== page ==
13 What is Charles Law? Charles The relationship between temperature and volume, at a constant number of moles and pressure, is called Charles and Gay-Lussac's Law in honor of the two French scientists who first investigated this relationship. The relationship between temperature and volume, at a constant number of moles and pressure, is called Charles and Gay-Lussac's Law in honor of the two French scientists who first investigated this relationship. Charles did the original work, which was verified by Gay-Lussac. They observed that if the pressure is held constant, the volume V is equal to a constant times the temperature T, or: Charles did the original work, which was verified by Gay-Lussac. They observed that if the pressure is held constant, the volume V is equal to a constant times the temperature T, or: V / T= constant V / T= constant

14 V (L) T (ºC) He H2OH2O CH 4 H2H2 -273.15ºC CHARLES LAW

15 What would the final volume be if 247 mL of gas at 22ºC is heated to 98ºC, if the pressure is held constant? What would the final volume be if 247 mL of gas at 22ºC is heated to 98ºC, if the pressure is held constant? If the volume of oxygen at 21 °C is 785 L, at what temperature would oxygen occupy 804 L? If the volume of oxygen at 21 °C is 785 L, at what temperature would oxygen occupy 804 L?

16 Combined Gas Law Combining Charless Law and Boyles Law in a single statement: Combining Charless Law and Boyles Law in a single statement: P 1 V 1 /T 1 = P 2 V 2 /T 2 P 1 V 1 /T 1 = P 2 V 2 /T 2 39.8 mg of caffeine gives 10.1 mL of nitrogen gas at 23 C and 746 mmHg. What is the volume of nitrogen at 0 C and 760 mmHg? 39.8 mg of caffeine gives 10.1 mL of nitrogen gas at 23 C and 746 mmHg. What is the volume of nitrogen at 0 C and 760 mmHg?

17 Other Gas Laws Gay-Lussac Law Gay-Lussac Law At constant volume, pressure and absolute temperature are directly related. At constant volume, pressure and absolute temperature are directly related. P/T = k (constant) P/T = k (constant) Avogadros Law Avogadros Law At constant temperature and pressure, the volume of gas is directly related to the number of moles. At constant temperature and pressure, the volume of gas is directly related to the number of moles. V/n = k (n is the number of moles) V/n = k (n is the number of moles)

18 Gas Law Summary LawStatementEquationConstant Boyles P inversely proportional to V PV = k 1 T, n Charles V directly proportional to T V/T = k 2 P, n Gay-Lussac P directly proportional to T P/T = k 3 V, n Avogadros V directly proportional to n V/n = k 4 P, T What equation would we get if we combined them all?

19 What is the Ideal Gas Law? Combining Boyles Law, Charles law & Avogadros Law we derive the Ideal Gas Law: Combining Boyles Law, Charles law & Avogadros Law we derive the Ideal Gas Law: P V = n R T P V = n R T P = Pressure (atm) P = Pressure (atm) V = Volume (L) V = Volume (L) n = # moles (mol) n = # moles (mol) R = Gas Constant (0.0821 L atm /mol K) R = Gas Constant (0.0821 L atm /mol K) T = Temperature (K) T = Temperature (K) Ideal gas law calculations are favored at low pressures and high temperatures Ideal gas law calculations are favored at low pressures and high temperatures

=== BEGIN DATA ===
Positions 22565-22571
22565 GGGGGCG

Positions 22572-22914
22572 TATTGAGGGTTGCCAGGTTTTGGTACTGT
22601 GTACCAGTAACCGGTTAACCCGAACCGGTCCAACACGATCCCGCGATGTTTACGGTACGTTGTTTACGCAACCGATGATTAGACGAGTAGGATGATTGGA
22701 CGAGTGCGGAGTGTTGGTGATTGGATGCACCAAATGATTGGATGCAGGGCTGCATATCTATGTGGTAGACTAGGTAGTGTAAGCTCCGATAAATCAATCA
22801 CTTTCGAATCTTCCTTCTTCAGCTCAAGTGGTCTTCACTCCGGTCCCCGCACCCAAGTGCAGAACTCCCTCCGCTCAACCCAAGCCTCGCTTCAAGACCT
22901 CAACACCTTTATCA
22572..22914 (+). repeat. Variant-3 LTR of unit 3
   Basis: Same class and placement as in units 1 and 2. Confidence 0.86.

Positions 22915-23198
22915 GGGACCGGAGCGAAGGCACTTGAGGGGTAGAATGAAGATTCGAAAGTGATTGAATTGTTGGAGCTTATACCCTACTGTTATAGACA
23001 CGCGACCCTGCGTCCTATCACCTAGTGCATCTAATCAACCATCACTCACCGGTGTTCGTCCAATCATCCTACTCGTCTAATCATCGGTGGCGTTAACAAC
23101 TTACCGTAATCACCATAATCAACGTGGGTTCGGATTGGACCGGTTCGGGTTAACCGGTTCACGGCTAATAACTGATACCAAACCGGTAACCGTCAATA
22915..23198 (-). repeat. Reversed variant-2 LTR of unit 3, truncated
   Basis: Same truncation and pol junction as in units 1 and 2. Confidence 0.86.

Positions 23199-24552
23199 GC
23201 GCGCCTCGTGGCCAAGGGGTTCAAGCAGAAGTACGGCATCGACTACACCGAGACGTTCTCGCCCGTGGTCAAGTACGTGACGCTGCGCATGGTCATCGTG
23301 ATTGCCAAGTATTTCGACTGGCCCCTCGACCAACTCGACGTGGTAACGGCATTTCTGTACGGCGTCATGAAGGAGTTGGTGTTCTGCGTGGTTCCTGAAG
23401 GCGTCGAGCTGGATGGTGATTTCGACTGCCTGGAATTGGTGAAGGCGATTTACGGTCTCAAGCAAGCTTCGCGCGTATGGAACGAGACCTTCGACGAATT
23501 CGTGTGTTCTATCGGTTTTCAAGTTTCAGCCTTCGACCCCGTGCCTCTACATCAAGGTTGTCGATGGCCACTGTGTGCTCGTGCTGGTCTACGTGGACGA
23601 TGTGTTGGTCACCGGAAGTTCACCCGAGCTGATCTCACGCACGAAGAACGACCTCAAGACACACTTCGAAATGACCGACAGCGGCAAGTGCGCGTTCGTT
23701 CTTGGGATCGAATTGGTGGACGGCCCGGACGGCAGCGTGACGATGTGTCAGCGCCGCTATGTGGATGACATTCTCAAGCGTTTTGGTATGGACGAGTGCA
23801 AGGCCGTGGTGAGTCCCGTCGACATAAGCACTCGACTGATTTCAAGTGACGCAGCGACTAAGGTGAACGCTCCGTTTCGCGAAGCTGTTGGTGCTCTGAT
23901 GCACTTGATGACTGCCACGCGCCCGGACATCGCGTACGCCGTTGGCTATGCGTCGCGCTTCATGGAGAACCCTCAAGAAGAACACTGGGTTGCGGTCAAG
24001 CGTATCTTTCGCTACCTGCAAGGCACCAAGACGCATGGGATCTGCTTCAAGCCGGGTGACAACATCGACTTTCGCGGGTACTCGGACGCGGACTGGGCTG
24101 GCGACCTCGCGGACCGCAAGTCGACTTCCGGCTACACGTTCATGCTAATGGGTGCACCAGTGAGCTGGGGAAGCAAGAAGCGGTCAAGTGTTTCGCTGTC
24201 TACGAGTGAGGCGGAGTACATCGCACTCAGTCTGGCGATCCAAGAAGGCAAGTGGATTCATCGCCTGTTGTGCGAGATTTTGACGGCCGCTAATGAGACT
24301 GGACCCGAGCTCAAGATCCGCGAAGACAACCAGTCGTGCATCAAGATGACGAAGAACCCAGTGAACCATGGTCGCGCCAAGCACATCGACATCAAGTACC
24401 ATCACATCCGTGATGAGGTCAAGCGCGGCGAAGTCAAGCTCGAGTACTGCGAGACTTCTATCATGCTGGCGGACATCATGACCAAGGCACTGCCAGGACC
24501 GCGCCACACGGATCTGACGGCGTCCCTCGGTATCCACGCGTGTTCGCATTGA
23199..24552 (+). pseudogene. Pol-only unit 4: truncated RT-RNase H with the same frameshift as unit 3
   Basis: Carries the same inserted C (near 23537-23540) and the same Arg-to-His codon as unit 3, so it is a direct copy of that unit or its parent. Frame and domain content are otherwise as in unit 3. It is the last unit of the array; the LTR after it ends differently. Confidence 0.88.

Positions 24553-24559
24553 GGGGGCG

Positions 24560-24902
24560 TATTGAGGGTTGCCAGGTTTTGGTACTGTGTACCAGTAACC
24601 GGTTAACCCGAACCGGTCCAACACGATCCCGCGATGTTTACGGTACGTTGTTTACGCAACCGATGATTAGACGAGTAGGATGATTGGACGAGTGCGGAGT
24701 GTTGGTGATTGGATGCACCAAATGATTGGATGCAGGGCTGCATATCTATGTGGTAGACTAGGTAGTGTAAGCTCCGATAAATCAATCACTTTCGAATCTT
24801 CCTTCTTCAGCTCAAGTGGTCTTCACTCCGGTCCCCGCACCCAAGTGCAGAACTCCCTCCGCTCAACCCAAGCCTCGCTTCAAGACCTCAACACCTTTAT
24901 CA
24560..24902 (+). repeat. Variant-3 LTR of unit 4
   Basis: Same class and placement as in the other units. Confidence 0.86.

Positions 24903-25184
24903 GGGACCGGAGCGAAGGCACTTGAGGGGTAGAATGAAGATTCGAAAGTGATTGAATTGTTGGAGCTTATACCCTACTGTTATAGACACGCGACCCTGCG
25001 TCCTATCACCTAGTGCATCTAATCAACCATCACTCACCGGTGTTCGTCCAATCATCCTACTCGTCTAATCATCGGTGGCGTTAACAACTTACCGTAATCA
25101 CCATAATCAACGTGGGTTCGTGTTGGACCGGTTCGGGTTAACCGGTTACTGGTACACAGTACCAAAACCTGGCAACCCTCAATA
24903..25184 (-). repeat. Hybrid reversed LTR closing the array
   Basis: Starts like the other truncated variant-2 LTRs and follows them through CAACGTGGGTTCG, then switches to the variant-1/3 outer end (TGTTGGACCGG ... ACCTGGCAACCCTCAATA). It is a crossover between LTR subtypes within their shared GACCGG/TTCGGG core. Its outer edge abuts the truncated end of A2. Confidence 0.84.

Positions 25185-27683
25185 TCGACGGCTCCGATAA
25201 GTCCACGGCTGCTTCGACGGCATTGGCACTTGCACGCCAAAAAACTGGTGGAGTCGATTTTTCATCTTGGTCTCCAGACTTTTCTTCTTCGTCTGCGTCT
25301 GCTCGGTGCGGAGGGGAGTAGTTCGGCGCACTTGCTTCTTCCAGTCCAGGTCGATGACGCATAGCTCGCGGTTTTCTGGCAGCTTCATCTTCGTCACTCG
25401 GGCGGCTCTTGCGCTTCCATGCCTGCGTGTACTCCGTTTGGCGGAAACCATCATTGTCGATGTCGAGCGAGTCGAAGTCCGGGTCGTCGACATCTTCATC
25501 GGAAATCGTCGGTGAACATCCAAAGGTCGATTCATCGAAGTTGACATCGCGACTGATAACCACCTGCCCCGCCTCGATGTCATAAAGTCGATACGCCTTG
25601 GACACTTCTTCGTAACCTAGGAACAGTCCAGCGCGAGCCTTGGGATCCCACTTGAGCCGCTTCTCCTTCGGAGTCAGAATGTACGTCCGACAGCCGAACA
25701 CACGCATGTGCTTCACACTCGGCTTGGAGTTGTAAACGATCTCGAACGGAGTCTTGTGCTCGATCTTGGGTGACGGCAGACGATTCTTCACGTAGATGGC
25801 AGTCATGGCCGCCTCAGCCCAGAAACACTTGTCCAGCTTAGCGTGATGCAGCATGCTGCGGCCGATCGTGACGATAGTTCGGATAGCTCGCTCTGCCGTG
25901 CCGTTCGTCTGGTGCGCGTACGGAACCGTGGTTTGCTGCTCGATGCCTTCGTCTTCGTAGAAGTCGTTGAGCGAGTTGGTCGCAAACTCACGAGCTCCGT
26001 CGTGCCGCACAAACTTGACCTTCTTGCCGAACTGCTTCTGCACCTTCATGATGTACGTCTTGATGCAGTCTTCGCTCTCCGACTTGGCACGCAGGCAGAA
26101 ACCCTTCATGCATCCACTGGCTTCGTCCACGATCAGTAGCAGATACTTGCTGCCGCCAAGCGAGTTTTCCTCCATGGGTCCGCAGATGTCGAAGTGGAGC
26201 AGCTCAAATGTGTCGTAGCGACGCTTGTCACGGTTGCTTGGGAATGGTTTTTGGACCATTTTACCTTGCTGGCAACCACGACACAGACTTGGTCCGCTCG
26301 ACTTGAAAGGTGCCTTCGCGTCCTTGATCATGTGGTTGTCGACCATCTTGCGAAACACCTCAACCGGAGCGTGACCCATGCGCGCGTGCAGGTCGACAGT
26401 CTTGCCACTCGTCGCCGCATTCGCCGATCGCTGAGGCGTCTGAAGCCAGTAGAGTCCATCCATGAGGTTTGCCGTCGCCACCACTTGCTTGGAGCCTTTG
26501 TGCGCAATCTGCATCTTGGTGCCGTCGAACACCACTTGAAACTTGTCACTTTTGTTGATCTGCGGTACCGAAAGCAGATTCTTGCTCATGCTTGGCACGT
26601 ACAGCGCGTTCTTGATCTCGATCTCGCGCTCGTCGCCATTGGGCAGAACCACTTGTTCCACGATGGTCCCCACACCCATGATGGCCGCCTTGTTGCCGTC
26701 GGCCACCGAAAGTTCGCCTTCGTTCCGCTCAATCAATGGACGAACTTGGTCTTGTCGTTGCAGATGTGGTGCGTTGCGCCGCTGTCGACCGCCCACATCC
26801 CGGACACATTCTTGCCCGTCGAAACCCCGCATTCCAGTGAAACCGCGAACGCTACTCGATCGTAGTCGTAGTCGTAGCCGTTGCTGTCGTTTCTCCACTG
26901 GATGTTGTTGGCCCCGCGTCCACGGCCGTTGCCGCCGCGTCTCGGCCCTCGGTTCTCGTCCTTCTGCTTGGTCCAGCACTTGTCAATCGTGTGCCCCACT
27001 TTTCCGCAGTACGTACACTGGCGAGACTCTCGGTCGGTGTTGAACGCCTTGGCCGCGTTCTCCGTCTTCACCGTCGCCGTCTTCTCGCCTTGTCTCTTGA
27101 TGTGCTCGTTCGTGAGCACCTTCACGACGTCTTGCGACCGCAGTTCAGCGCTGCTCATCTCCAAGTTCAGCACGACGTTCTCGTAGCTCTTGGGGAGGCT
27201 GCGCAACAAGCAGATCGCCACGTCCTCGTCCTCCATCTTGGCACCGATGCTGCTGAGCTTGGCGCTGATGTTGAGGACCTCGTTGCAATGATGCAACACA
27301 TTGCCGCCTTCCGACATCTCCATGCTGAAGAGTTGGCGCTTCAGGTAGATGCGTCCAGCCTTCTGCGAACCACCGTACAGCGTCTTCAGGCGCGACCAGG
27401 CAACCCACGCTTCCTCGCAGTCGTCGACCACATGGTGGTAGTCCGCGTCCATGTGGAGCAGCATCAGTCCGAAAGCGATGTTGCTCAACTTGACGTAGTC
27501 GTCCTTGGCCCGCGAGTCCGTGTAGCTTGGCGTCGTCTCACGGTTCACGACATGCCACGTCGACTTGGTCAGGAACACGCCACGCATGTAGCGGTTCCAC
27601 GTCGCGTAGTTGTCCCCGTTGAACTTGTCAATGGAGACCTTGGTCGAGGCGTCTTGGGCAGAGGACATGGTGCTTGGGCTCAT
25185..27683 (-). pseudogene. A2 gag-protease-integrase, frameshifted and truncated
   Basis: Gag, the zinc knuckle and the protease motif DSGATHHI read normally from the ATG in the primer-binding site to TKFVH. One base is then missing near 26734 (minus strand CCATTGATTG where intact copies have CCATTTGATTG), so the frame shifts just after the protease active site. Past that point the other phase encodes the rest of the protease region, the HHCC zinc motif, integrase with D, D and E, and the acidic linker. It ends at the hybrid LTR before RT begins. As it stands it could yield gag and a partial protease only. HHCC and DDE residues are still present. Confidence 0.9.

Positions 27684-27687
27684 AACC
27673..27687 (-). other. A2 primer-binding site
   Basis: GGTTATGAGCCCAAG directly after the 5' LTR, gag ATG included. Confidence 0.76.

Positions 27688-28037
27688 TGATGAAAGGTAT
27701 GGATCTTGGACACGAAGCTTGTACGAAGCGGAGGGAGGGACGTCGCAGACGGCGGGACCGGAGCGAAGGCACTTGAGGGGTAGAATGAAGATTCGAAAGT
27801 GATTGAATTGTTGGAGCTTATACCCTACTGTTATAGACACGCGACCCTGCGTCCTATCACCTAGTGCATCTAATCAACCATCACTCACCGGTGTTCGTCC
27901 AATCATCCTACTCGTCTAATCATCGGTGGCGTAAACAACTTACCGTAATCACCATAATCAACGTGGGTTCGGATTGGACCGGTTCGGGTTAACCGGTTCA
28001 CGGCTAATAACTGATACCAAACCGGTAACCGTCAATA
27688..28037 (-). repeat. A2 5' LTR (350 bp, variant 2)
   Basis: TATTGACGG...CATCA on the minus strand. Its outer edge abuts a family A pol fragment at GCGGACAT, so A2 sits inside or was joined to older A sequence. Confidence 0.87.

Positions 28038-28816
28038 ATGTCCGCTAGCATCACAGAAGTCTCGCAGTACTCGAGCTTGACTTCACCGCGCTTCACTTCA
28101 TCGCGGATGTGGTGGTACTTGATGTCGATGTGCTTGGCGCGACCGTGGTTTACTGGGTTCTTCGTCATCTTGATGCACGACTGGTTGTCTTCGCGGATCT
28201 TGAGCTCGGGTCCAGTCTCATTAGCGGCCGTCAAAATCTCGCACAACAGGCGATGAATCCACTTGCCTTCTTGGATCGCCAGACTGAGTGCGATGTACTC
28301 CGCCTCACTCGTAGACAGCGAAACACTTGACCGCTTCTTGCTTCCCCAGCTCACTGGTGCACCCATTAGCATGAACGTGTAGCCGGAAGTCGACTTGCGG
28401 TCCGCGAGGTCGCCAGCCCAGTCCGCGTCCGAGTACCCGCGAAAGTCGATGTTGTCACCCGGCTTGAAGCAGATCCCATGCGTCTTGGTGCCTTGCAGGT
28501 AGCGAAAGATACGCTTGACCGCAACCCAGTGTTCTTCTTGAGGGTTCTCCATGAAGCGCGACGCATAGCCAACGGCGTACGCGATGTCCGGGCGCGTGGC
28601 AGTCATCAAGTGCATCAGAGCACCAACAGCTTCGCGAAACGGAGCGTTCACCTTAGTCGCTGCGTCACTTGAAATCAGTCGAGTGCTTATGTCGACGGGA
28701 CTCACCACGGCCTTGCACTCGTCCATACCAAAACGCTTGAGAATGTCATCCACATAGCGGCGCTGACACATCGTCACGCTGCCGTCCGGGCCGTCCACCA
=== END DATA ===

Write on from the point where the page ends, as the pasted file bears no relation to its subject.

20 Let Try It! Example: Example: If we had 1.0 mol of gas at 1.0 atm of pressure at 0°C (STP), what would be the volume? If we had 1.0 mol of gas at 1.0 atm of pressure at 0°C (STP), what would be the volume? PV = nRT PV = nRT V = nRT/P V = nRT/P

21 D = m/V D = m/V Let M stand for molar mass Let M stand for molar mass M = m/n M = m/n n = m/M n = m/M PV = nRT PV = nRT PV = (m/M) RT PV = (m/M) RT P = mRT/VM = (mV)(RT/M) P = mRT/VM = (mV)(RT/M) P = d RT/M P = d RT/M PM/RT = d (density) PM/RT = d (density) Gas Density and Molar Mass

22 What is the density of ammonia at 23ºC and 735 torr? What is the density of ammonia at 23ºC and 735 torr? Units must be: atm, K Units must be: atm, K Examples

23 Reactions happen in moles Reactions happen in moles At Standard Temperature and Pressure (STP, 0ºC and 1 atm) 1 mole of gas occuppies 22.42 L. At Standard Temperature and Pressure (STP, 0ºC and 1 atm) 1 mole of gas occuppies 22.42 L. If not at STP, use the ideal gas law to calculate moles of reactant or volume of product. If not at STP, use the ideal gas law to calculate moles of reactant or volume of product. Gases and Stoichiometry

24 Consider the following reaction: Consider the following reaction: Suppose you heat 0.0100 mol of potassium chlorate, KClO 3, in a test tube. How many liters of oxygen can you produce at 298 K and 1.02 atm? Suppose you heat 0.0100 mol of potassium chlorate, KClO 3, in a test tube. How many liters of oxygen can you produce at 298 K and 1.02 atm? Break it into 2 problems, one involving stoichiometry and the other using the ideal gas law Break it into 2 problems, one involving stoichiometry and the other using the ideal gas law Examples